CWH co-founder is wrong on deregulation claims


Chemist Warehouse Woden, September 2013.
Chemist Warehouse believes there is not enough competition under the current pharmacy model.

Recent comments by Chemist Warehouse’s Damian Gance could undermine the credibility of the profession, writes Paul Jaffar

The Inquiry into the establishment of a pharmacy council and pharmacy ownership in Queensland presents an opportunity for our profession to be further strengthened and better utilised, and it should be welcomed for the positive step forward that it is.

However, the opportunistic statements from Chemist Warehouse’s Damien Gance have the ability to cast an unnecessary shadow and doubt upon what is a venerable profession.

At the first day of public hearings on Monday, Mr Gance, together with Professor Stephen King, made assertions and statements about pharmacy ownership which are fundamentally flawed and unjustified.

This can be seen as nothing other than through the prism of commercial interest and ideology, and seeks to jettison what is a tried, tested and leading model of community pharmacy.

As the Member for Caloundra Mark McArdle MP rightly questioned during the public hearing, “what is the evil that must be overcome?” in relation to pharmacy ownership.The truth is that there is no evil, rather a model that has served the community well and enjoys overwhelming public support.

It is astounding that Mr Gance would claim that “many an argument voiced by those in favour of the status quo are truly grounded in self-interest”, when Chemist Warehouse itself supports deregulation of ownership laws to suit their own expansionary and commercial interests.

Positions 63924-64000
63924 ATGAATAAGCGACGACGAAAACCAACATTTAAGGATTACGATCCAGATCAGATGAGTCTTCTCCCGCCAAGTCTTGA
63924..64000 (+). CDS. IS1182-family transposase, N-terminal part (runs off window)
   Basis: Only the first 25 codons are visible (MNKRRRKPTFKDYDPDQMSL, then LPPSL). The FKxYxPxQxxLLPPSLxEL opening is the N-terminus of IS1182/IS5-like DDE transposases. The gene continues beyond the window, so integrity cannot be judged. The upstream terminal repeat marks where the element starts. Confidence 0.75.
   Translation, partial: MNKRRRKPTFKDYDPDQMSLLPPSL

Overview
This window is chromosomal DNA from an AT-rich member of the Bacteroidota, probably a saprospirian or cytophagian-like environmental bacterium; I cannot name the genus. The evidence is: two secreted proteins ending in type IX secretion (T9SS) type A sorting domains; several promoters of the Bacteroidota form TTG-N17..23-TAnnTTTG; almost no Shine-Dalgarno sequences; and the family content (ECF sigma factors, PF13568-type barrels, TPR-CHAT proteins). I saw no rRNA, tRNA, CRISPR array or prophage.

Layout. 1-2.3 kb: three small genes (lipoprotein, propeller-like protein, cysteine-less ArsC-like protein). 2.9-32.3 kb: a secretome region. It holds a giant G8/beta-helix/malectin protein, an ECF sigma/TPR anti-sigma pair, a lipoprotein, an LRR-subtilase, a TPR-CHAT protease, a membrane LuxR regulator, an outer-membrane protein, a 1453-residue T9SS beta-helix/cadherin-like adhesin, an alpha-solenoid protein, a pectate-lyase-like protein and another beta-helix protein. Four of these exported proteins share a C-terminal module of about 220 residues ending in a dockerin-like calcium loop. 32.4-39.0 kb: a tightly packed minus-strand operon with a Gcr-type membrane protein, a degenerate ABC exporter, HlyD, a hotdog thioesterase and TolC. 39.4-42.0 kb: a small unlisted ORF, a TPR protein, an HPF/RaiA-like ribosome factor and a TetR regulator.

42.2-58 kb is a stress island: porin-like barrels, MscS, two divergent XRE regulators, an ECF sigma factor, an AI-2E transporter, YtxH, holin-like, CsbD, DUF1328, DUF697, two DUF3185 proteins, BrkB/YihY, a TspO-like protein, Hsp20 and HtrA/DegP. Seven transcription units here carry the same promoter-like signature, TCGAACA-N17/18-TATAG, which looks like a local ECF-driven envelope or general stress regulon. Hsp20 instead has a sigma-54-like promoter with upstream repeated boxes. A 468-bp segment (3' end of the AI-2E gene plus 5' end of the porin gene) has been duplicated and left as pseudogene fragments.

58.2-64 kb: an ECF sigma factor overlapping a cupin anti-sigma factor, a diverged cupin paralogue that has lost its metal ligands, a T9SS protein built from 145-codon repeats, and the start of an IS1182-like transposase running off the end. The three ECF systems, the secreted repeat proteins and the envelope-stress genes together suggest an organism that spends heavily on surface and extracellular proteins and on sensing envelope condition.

Additionally, derisory examples of professional misconduct do not reflect an entire profession, and must not form part of the basis of an argument that ownership rules must be removed for the sake of a few bad apples.

It was also telling that Mr Gance firstly called for complete deregulation, and when subsequently questioned about the ability of pharmaceutical companies being able to own pharmacies stated that this would potentially need to be legislated against.

There is a long list of valid reasons why pharmacist ownership of pharmacies is essential, and there are three that stand out most in my mind.

Firstly, a level of professional oversight and what is effectively an extra layer of protection for the public that is derived from a health professional being the proprietor of their own business cannot be underestimated.

A “fit and proper person” test would not replace an AHPRA registered health professional putting their registration and career on the line as a proprietor of a business.

Secondly, as we have seen in many international examples, a deregulated model leads to a focus on products and commodities rather than a focus on service.

The evolution of pharmacies into healthcare hubs should not be jettisoned in favour of what Mr Gance refers to as a “retail business”. Indeed community pharmacies are not ordinary retail businesses and medicines are certainly not ordinary items of commerce.

Thirdly, why anyone would want to give more power and market control to conglomerates such as Coles, Woolworths and Ramsay is beyond me. If the argument in relation to deregulation is increased competition, how can saturating an industry with corporates who have greater than 60% market dominance increase competition?

It would in fact stifle competition, in comparison to over 150 pharmacy brands consisting of individual small business owners robustly competing against one another.

The Pharmacy Guild, as well as other stakeholders, will now have an opportunity to be part of the Inquiry’s public hearings and it is vital that the disastrous outcomes that would result from deregulation are highlighted, and ultimately the role of community pharmacy further strengthened and the spirit of the law upheld.

Queensland needs and would benefit from a pharmacy council, and the key benefits of pharmacist ownership of pharmacies must be recognised, applauded and built upon not dismantled in support of free market ideology and commercial interest.

We cannot allow further unjustified and unfounded claims about pharmacy deregulation to be promulgated.

Paul Jaffar is a pharmacy owner and Queensland Branch Committee Member at The Pharmacy Guild of Australia.

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